Fedora 35 Looking To Use Yescrypt For Hashing User Passwords
Fedora developers are looking at using Yescrypt as the default hashing mode for new user passwords within /etc/shadow. While SHA256/SHA512 haven't yet been broken as common used today for Linux account password hashing, Yescrypt would beef up the security.
As explained on the Openwall project site for Yescrypt, "yescrypt is a password-based key derivation function (KDF) and password hashing scheme. It builds upon Colin Percival's scrypt... Like it or not, password authentication remains relevant (including as one of several authentication factors), password hash database leaks happen, the leaks are not always detected and fully dealt with right away, and even once they are many users' same or similar passwords reused elsewhere remain exposed. To mitigate these risks (as well as those present in other scenarios where password-based key derivation or password hashing is relevant), computationally expensive (bcrypt, PBKDF2, etc.) and more recently also memory-hard (scrypt, Argon2, etc.) password hashing schemes have been introduced. Unfortunately, at high target throughput and/or low target latency their memory usage is unreasonably low, up to the point where they're not obviously better than the much older bcrypt (considering attackers with pre-existing hardware). This is a primary drawback that yescrypt addresses. Most notable for large-scale deployments is yescrypt's optional initialization and reuse of a large lookup table, typically occupying at least tens of gigabytes of RAM and essentially forming a site-specific ROM. This limits attackers' use of pre-existing hardware such as botnet nodes. yescrypt's other changes from scrypt additionally slow down GPUs and to a lesser extent FPGAs and ASICs even when its memory usage is low and even when there's no ROM, and provide extra knobs and built-in features."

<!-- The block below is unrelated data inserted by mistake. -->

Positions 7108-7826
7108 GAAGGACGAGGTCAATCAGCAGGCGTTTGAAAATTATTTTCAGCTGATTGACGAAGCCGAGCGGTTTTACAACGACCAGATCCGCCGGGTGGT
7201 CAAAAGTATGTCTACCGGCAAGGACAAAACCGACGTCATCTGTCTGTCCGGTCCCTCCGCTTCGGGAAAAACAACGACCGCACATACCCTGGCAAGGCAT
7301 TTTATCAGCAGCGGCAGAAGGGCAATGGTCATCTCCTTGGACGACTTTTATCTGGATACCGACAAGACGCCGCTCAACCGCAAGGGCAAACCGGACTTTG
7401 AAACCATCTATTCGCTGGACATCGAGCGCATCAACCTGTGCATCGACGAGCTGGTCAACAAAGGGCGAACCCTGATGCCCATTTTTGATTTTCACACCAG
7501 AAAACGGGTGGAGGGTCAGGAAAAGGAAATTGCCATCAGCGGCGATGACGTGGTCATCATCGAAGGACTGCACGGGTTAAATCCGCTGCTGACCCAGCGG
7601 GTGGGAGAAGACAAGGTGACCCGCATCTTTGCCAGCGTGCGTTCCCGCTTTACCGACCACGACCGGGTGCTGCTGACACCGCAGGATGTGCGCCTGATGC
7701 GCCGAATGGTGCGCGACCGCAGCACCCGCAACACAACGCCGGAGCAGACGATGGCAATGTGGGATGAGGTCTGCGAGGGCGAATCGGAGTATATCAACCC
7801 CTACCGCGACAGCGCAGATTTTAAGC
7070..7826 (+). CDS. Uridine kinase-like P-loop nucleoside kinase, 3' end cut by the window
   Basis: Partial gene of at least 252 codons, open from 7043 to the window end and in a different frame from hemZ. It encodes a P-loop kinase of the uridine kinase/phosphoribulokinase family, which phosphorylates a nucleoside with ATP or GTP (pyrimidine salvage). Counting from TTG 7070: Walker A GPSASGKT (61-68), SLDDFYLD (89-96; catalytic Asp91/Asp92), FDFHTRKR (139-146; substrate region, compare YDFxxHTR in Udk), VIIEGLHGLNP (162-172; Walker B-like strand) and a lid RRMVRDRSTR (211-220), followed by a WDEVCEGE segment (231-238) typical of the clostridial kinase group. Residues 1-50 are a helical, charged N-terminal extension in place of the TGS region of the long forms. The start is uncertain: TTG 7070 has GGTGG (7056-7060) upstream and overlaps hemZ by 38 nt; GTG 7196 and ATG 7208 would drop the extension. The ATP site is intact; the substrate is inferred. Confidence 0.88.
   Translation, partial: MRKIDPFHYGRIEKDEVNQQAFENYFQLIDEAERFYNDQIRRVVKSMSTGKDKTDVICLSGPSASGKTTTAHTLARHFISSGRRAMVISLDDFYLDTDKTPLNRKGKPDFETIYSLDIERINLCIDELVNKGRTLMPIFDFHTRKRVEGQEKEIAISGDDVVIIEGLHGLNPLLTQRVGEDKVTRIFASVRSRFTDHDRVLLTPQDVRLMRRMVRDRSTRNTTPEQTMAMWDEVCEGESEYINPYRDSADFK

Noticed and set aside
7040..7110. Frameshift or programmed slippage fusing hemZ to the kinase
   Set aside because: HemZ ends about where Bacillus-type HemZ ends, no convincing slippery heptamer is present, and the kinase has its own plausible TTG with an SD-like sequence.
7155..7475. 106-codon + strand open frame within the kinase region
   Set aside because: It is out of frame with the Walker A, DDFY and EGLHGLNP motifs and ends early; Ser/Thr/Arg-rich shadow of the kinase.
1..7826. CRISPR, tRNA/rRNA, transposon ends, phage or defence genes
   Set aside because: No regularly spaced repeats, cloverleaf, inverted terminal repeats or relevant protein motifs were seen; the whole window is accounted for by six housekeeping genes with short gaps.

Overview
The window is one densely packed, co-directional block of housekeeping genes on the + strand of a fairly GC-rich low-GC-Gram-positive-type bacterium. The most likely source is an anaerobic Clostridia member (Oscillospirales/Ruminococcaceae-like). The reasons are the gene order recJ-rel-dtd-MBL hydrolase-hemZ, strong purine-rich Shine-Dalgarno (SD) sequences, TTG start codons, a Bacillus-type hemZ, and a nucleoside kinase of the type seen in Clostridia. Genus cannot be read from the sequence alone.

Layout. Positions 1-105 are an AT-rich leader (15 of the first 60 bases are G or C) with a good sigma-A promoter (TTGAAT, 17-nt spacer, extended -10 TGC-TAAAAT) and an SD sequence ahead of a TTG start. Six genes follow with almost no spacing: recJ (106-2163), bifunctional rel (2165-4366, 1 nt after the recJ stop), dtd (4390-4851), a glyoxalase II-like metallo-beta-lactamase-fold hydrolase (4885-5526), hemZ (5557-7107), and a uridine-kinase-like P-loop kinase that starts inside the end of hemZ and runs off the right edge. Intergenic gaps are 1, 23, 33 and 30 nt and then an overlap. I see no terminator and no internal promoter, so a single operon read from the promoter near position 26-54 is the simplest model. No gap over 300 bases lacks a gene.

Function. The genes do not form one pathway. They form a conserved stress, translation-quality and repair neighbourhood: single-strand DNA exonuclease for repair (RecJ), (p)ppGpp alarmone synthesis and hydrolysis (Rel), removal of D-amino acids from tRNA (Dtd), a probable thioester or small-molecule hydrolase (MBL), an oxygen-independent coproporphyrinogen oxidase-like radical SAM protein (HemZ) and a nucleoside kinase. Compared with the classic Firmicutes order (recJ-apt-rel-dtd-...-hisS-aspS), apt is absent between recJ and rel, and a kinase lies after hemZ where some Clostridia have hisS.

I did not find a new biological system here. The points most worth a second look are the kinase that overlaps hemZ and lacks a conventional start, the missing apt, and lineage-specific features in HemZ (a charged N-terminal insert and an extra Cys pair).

Thus a change proposal has been filed that would make use of Yescrypt for new user password hashing on the distribution. Besides Fedora, ALT Linux, Debian Testing, and Kali Linux are among other distributions already making use of Yescrypt.
So far the feedback around this change to use Yescrypt has been fairly positive and another step forward for improving security.